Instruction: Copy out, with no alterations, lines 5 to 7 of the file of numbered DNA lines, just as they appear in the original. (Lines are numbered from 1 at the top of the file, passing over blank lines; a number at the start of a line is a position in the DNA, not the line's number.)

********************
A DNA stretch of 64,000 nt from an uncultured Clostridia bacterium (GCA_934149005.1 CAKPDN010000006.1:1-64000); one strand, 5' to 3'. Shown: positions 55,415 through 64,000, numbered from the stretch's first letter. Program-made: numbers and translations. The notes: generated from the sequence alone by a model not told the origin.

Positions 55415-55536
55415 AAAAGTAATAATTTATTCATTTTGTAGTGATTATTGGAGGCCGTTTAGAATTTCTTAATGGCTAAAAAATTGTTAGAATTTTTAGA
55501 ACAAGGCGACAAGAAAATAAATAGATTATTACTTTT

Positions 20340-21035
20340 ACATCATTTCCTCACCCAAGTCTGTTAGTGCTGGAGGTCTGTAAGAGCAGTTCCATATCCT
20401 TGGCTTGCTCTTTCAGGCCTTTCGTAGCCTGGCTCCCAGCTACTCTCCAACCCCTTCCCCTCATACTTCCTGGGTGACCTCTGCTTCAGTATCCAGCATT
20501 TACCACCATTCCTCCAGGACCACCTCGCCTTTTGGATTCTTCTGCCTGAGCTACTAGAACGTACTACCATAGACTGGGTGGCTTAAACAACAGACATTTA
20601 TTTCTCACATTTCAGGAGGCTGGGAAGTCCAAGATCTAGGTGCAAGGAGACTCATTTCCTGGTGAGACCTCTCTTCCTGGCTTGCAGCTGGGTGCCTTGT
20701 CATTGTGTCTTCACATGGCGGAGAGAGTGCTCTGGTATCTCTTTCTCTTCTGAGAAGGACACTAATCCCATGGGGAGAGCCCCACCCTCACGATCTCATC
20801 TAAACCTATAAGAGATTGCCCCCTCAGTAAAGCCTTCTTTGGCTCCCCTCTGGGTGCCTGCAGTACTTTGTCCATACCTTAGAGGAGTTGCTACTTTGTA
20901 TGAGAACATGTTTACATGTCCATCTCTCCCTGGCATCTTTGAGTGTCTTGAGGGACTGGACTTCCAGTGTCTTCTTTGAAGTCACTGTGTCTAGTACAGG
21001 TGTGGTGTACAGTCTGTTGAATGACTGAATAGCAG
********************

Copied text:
Positions 20340-21035
20340 ACATCATTTCCTCACCCAAGTCTGTTAGTGCTGGAGGTCTGTAAGAGCAGTTCCATATCCT
20401 TGGCTTGCTCTTTCAGGCCTTTCGTAGCCTGGCTCCCAGCTACTCTCCAACCCCTTCCCCTCATACTTCCTGGGTGACCTCTGCTTCAGTATCCAGCATT